WaterAid Bangladesh has undertaken hygiene projects to save people from threat of the fatal coronavirus. WaterAid believes access to menstrual hygiene products for healthcare workers is as essential as face masks and gloves during this dire situation.

The pandemic has caused a financial dilemma for low-income healthcare workers and it is compelling them to compromise their personal hygiene in hospitals. It is needless to say that these healthcare workers need to maintain their physical and mental wellbeing during this crucial time, but they are constantly seen to deprive themselves of the necessity.

It should be ensured that healthcare workers are provided with menstrual hygiene products so they do not feel discomfort in performing their duties during the crisis.

Also, the increasing economic uncertainty going around the society leads to adolescent girls in marginalised communities to face a bigger hurdle when menstruating in the ongoing pandemic. We believe that it is important that the government must include sanitary napkins and soaps in the relief supplies and consider these as essential products for a woman’s wellbeing during emergencies.

Menstrual Hygiene Management (MHM) should not only be an issue for girls in society solely, but it should also encompass everyone. Education at the family level and schools play a vital role to remove the stigma surrounding menstruation. MHM should not be hidden from boys in family, and textbook lessons on MHM should be taught extensively to girls in schools. We know that in schools, lessons on MHM are not explained elaborately as teachers believe that it is associated with shame and stigma.

According to the Bangladesh National Hygiene Baseline Survey 2018, about 53 percent of students knew or heard about menstruation before they started to menstruate. It is true that talking about menstruation is more open to people now than times before but it is not enough to overcome the disparity.

Girls should not be hesitant to tell their teachers for a leave due to periods, as female students are more likely to take leave from schools giving the excuse of some other illness. If people start to take this matter seriously, we can fill in the gaps with concrete bridges.

Many MHM platforms are working on campaigns to raise awareness of educating girls on menstrual hygiene. However, there is no concerned ministry or department to tackle this serious issue. If there is a ministry or department to be accountable for issues related to MHM facilities, there will be a comprehensive change throughout the nation.

The private sector and volunteers and activists should come forward to create social awareness about maintaining menstrual hygiene. We believe only collaboration can solve the struggle of most girls in the country.

In addition, certain budgets need to be allocated in research and campaigns on MHM. We need to carry out research and development to produce better-quality and low-cost sanitary products. Biodegradable sanitary napkins have been already taken under consideration as it is an environment-friendly product, however, the cost and availability of raw materials associated with its production are uncertain. In the process, we should also keep disabled women’s needs in mind and create separate products for them.

To keep up the overall progress of menstrual hygiene, we need a better jumpstart which is access to sanitary napkins. In most rural areas, improved hygiene products are still considered to be luxury products rather than essentials, which ultimately leads to an unaffordable price. To fix this, VAT and TAX need to be repealed completely from sanitary products. If we want girls of our nation to accomplish and prosper, the least we must do is to start working on basic groundwork for eliminating discrimination on the basis that they have periods and they would need to pay tax to access improved hygiene products.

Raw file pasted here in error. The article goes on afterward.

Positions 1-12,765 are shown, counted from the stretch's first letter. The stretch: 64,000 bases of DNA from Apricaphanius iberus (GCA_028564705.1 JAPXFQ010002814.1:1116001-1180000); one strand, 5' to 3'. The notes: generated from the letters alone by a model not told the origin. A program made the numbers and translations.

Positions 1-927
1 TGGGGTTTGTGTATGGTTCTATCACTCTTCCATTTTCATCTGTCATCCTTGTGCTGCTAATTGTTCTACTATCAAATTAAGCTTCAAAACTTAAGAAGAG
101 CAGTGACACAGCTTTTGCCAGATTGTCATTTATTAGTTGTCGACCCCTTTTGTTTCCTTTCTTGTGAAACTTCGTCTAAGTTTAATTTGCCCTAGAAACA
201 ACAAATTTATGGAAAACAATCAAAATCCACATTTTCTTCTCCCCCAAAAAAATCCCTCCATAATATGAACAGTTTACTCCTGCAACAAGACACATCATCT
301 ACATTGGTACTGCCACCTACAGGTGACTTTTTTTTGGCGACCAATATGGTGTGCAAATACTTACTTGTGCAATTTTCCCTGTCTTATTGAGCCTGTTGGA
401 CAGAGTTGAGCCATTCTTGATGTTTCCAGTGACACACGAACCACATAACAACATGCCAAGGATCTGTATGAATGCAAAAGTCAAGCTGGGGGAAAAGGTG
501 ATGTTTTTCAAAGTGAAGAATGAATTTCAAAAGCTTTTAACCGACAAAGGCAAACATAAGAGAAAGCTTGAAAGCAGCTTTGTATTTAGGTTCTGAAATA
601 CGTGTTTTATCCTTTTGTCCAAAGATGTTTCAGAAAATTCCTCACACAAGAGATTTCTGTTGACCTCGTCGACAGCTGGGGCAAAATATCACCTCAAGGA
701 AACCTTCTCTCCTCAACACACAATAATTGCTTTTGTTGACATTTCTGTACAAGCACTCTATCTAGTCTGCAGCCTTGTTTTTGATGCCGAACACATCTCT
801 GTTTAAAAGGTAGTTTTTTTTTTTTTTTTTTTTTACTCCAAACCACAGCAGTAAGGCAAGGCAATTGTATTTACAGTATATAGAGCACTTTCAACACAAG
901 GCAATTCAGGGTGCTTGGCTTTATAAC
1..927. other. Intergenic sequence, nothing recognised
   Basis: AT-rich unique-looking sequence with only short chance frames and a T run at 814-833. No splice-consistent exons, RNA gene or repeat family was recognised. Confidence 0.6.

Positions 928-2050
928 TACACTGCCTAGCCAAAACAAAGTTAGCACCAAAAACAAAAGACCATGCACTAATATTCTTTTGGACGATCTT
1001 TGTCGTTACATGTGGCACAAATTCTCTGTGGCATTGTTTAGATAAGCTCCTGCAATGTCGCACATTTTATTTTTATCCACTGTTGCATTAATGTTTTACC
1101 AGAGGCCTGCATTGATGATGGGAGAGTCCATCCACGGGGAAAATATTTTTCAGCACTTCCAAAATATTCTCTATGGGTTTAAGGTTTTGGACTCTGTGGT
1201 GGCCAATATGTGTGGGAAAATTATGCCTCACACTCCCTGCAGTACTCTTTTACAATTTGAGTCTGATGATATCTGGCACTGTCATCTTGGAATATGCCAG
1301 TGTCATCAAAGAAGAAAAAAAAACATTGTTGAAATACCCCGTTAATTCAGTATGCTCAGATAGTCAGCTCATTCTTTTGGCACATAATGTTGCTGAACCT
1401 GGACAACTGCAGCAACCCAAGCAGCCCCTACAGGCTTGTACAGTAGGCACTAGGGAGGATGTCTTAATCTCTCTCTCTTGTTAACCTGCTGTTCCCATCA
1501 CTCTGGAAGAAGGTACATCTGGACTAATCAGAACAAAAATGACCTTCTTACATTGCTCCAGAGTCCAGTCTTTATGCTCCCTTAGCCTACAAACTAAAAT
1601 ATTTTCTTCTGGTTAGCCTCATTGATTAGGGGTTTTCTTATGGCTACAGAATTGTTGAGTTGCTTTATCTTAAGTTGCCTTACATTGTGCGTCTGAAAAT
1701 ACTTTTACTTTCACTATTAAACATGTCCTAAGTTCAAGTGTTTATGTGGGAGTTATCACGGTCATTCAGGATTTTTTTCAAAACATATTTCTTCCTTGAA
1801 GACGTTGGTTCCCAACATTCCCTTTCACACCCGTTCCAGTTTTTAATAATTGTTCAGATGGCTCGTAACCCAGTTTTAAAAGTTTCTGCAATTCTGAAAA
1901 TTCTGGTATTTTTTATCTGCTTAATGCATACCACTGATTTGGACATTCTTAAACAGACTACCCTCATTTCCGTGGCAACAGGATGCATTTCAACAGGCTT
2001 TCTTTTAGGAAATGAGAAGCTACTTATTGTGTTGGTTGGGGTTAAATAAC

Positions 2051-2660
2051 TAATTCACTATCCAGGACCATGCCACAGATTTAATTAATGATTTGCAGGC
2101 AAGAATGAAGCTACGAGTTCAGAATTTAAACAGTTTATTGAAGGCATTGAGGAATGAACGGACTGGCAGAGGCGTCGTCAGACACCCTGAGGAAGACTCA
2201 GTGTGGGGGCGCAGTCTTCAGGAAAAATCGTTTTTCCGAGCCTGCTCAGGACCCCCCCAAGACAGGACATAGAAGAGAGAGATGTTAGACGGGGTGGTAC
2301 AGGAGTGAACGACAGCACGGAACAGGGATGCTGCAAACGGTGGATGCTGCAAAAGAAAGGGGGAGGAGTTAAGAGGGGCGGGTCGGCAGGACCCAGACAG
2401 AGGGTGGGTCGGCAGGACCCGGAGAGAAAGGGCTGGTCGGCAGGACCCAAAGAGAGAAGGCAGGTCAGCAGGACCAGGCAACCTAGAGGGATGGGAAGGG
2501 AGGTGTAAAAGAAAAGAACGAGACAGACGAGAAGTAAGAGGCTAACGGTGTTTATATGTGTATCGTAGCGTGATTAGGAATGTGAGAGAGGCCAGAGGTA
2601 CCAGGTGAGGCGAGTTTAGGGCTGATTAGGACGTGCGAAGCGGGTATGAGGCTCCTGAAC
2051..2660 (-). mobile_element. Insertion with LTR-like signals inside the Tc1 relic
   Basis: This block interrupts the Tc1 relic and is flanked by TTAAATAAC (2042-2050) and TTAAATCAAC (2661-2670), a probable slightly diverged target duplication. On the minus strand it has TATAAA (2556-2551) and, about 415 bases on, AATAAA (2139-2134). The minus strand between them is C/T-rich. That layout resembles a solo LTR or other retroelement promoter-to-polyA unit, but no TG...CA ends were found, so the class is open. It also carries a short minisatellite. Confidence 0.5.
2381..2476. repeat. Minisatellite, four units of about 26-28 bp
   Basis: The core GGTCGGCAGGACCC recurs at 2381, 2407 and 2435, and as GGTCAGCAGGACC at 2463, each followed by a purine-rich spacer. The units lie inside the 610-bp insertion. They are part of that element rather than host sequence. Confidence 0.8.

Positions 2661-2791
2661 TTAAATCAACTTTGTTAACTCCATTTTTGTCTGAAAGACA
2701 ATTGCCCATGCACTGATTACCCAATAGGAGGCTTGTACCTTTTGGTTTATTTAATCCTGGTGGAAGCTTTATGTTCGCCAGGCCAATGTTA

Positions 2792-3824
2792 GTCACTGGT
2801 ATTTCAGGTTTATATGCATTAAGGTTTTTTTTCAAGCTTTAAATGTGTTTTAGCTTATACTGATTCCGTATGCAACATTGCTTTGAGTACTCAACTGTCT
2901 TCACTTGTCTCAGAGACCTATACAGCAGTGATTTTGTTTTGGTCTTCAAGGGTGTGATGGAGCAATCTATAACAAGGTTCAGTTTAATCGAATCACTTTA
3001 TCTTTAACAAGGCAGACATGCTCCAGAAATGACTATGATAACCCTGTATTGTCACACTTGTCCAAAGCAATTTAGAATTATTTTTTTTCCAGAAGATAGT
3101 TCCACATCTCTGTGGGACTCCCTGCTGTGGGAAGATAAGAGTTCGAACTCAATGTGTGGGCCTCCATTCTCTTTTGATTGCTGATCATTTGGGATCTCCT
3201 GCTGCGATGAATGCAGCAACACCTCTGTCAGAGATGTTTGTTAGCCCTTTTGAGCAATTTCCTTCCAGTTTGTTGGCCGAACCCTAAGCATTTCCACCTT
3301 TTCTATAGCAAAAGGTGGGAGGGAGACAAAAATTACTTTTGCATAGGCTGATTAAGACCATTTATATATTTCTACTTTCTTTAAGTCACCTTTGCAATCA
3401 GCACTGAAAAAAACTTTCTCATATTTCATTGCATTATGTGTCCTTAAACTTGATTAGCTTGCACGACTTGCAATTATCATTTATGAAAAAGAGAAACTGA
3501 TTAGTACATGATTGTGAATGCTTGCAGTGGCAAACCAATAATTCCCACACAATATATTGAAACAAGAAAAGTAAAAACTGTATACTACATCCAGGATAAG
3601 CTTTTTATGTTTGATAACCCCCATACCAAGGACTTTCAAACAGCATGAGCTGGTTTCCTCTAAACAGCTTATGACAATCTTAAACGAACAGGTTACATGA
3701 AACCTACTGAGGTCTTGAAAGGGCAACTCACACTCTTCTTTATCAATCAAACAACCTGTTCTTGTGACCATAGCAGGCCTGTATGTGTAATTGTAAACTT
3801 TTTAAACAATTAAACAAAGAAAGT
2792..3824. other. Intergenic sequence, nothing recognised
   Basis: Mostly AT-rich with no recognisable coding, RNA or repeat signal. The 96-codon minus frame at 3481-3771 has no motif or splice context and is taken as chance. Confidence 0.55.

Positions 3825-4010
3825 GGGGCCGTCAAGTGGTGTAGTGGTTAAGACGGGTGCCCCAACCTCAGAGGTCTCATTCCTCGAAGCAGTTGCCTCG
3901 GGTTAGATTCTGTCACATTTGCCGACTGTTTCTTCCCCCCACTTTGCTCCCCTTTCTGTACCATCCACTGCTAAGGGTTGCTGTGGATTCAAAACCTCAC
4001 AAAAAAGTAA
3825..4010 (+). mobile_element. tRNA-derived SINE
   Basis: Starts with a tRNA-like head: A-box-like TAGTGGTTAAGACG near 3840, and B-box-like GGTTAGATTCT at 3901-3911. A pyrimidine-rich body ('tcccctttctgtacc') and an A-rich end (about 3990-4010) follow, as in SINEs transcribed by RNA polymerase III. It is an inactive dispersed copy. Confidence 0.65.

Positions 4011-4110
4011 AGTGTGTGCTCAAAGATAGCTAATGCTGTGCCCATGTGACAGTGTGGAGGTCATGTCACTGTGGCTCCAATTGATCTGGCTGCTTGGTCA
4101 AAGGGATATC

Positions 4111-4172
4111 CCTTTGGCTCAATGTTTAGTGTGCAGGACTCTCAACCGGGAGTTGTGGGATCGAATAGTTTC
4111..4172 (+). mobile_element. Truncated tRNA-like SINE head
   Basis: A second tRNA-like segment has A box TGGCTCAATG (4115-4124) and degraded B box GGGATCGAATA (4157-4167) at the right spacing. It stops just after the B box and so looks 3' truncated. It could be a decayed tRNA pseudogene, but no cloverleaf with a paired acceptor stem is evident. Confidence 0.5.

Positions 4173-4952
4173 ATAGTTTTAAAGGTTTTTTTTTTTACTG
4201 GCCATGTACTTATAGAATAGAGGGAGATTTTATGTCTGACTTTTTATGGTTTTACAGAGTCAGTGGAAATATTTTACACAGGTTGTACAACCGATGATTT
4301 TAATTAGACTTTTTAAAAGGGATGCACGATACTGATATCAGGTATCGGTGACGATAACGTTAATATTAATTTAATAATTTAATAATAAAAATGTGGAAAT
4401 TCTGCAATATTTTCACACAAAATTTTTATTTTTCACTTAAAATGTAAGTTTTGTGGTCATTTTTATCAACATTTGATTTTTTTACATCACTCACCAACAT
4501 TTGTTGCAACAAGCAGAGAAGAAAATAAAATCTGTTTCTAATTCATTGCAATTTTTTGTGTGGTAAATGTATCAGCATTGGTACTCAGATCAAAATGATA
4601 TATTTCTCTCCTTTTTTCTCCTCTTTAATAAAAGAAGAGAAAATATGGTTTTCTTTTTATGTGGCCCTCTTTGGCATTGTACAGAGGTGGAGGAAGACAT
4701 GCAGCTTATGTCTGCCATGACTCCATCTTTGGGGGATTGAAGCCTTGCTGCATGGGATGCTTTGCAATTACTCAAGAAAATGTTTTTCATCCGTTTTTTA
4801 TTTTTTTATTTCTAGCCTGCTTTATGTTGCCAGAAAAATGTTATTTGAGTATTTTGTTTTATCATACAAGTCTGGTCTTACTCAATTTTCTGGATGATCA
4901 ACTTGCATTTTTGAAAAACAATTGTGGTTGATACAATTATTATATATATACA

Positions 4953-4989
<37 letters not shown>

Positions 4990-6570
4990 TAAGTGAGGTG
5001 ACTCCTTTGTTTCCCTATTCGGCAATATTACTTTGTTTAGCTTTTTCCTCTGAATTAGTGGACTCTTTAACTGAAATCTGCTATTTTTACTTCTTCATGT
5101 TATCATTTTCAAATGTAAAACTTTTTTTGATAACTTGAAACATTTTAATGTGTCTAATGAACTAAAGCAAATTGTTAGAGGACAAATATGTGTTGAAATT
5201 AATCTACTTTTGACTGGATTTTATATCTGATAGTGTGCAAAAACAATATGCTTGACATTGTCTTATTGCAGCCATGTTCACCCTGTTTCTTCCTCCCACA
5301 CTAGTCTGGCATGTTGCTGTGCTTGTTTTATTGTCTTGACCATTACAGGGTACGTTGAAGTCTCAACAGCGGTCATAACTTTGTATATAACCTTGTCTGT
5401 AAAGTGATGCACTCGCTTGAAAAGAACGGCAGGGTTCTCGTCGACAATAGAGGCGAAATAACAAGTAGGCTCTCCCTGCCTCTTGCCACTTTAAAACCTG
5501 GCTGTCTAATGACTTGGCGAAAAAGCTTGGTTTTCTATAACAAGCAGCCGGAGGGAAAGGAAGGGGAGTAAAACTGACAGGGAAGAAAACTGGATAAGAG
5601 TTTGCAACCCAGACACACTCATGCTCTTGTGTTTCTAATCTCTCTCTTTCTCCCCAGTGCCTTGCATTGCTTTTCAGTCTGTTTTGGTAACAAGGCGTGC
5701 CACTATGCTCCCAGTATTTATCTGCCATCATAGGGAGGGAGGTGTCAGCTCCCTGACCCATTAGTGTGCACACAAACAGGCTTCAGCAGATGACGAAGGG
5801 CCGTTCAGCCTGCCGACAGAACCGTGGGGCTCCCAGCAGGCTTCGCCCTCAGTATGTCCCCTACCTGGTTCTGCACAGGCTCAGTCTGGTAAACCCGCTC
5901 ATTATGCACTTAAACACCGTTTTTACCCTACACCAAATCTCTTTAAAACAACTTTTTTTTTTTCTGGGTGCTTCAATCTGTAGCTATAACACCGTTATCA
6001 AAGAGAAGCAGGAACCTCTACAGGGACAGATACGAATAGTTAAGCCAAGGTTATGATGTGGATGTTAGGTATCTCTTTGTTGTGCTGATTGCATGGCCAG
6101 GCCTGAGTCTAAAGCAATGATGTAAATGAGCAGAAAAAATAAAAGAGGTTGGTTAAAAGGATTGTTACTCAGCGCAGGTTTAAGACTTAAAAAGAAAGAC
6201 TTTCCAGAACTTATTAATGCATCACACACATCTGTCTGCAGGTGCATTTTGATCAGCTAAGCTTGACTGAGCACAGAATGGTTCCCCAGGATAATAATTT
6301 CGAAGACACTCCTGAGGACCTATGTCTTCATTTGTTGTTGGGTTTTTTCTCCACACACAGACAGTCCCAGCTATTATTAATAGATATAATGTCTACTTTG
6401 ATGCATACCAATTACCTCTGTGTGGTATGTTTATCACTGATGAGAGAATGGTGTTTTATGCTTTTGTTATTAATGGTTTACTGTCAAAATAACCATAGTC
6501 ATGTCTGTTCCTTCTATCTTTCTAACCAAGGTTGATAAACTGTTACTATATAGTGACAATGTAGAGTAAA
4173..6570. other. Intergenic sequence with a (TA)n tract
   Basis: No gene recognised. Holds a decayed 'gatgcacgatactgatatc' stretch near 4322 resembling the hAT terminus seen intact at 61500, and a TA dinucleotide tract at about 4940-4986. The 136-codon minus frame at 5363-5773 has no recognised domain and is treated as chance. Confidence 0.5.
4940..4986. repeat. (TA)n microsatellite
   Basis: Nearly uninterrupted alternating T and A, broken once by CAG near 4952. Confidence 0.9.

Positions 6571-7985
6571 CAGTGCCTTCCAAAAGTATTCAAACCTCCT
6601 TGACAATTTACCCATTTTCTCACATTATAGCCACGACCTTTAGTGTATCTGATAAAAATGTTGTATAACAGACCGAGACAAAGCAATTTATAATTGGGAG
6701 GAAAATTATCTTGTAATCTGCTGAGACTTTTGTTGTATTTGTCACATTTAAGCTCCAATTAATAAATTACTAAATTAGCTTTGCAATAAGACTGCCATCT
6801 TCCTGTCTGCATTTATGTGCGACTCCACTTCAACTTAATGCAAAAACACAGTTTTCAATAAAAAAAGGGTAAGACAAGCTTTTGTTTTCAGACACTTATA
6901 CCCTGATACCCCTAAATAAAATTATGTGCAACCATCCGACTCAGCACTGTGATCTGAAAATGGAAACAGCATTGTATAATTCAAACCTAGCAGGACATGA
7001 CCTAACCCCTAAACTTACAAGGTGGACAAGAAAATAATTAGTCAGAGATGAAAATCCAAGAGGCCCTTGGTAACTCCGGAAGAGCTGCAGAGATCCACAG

– Country Director, WaterAid Bangladesh

We need to break the silence. Menstruation is a pride, its not a shame.

Alok Kumar Majumder Country Coordinator, WAI – Simavi

We need to find ways to provide services to girls and women while still trying to change people’s attitudes and change social norms.

Dara Johnston Chief of WASH – UNICEF Bangladesh

When we buy something which is essential such as salt or rice, we don’t pay VAT then why should we pay VAT from sanitary pads.

Hasin Jahan Country Director, WaterAid

This is not a new crisis but the pandemic has made things worse for our women. Young girls and women living in rural and remote areas of the country have been the worst hit as they have a serious scarcity of sanitary napkins there.

Mahbuba Haque Kumkum

During a pandemic, pads and clean and safe clothes are as important as any other thing out there.

Rokeya Kabir Executive Director and Founder, Bangladesh Nari Progati Sangha (BNPS)

In Bangladesh, of the 47,199,313 girls and women who have their periods every month only 8,023,859 use proper sanitary napkins.

Md Quamrul Hassan Business Director (Consumer Brands), ACI Limited

মাসিক চলাকালীন সময়ে পুরুষদের সামনে টয়লেটে যেতে লজ্জা লাগতো। এখন নতুন তৈরি হওয়া টয়লেটগুলোতে সকল মৌলিক সুবিধা থাকায় এগুলো স্বাস্থ্যকর ও পরিষ্কার।

বর্ষা ৭ম শ্রেণীর ছা্ত্রী

Periods don’t stop for pandemics!

Check out our brand-new infographic on the implications of COVID-19 on MHH, including what action is needed during and after the pandemic. Created by WASH United, in collaboration with Global Menstrual Collective, ACMHM, Days for Girls, PSI, UNFPA, WaterAid and WSSCC.

The campaign crew


Kamrul Hasan, Dhaka Tribune


Baizid Haque Joarder, Dhaka Tribune


WaterAid, Drik Picture Library Limited, Farzana Hossen, Mohammad Rakibul Hasan, Abir Abdullah, Habibul Haque, Saikat Mojumder, Jannatul Mawa


Mamunur Rashid, GreyFox

Project Assistant

Ishtiaque Mahmud and Farhun Muide Khandoker, Dhaka Tribune

Campaign Planning and Co-ordination

Samia Mallik, WaterAid

Project Co-ordinator

Faysal Abbas, WaterAid